The road to hell is paved with good intentions.
The horn of Africa is undergoing the most severe food crisis over the last 60 years. To address the growing number of people suffering from hunger, Kenya has decided to officially authorize the importation of genetically modified organisms (GMOs), becoming the fourth African country to open its doors to GM crops, together with South Africa, Egypt and Burkina Faso.
The new regulations were strongly opposed by environmentalist associations, a number of parliament delegates and local food producers, who are worried that the introduction of GM seeds will cause contamination of locally grown crops.
“When millions of people seem condemned to death by starvation, the rich local and international well-connected cartels (including industrial multinationals) are even hungrier”, says John Kariuki, vice-president of Slow Food International, working on the ground in his home country of Kenya. “With their excessive influence over many aspects of global economic, political and social life, they have lured some African governments into allowing the importation of GMOs.”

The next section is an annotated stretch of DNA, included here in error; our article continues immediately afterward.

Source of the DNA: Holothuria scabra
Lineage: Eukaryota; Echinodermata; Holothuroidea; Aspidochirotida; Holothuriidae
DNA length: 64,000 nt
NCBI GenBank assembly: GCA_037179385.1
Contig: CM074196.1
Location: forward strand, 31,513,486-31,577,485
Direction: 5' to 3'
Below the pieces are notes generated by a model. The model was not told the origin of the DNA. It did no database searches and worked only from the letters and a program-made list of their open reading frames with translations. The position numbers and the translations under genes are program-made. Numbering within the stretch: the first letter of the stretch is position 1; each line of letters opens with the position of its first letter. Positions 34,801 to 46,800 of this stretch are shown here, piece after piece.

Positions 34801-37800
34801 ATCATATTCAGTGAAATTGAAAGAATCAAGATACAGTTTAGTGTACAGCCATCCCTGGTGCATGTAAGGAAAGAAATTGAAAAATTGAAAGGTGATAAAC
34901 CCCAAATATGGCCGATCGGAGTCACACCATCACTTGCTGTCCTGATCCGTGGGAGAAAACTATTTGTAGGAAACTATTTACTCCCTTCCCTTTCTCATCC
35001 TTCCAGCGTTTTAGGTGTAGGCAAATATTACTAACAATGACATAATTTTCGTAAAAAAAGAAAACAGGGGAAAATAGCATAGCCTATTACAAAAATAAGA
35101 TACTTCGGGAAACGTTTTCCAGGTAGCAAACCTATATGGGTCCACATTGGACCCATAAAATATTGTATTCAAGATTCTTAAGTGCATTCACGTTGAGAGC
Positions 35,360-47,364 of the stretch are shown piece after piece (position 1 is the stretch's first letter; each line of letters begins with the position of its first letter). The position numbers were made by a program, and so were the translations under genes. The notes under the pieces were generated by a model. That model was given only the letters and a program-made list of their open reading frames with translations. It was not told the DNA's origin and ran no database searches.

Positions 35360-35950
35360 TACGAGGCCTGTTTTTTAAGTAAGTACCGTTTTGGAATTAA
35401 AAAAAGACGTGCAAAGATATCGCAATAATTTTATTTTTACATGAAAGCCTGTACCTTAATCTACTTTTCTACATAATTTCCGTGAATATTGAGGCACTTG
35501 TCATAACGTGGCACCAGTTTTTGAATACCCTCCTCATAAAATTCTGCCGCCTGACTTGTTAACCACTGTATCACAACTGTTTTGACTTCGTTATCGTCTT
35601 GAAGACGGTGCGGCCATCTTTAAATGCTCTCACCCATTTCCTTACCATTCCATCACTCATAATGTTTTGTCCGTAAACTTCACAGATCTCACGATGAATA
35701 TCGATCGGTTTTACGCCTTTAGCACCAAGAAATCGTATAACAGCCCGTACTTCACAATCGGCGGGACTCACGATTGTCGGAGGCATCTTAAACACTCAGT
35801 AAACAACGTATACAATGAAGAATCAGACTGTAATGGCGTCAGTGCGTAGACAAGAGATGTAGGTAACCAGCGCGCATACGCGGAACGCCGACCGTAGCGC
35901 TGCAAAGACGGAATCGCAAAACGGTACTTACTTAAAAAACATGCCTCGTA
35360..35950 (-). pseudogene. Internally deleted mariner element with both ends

“The move is also allowing imported foodstuffs at the expense of locally produced alternatives,” continued Kariuki. “In many African countries what has been selected, saved, shared and withstood the test of time though surviving harsh climatic conditions is now no longer regarded as seed. Only dealers are allowed to sell seeds and in most cases they are sterilized deliberately so that farmers must go back to the shops every planting season.”
The real problem facing Kenyan agriculture, in fact, is drought. The genetically modified varieties which will be used are resistant to some kind of pesticides and produce toxins to be immune from some pests, but currently there is no plant genetically modified to resist to prolonged drought. In a nutshell, GMOs in the Horn of Africa are useless.
In addition, even if GMOs could grant higher yields (which is still to be verified) the problem would not be solved, as it is mostly due to inadequate distribution channels. In fact, as Kenyan media has repeatedly shown, farms in some parts of the country experience a large cereal surplus, which, unable to be transported to markets and sold to people, is used to feed cattle.
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Source: The Ecologist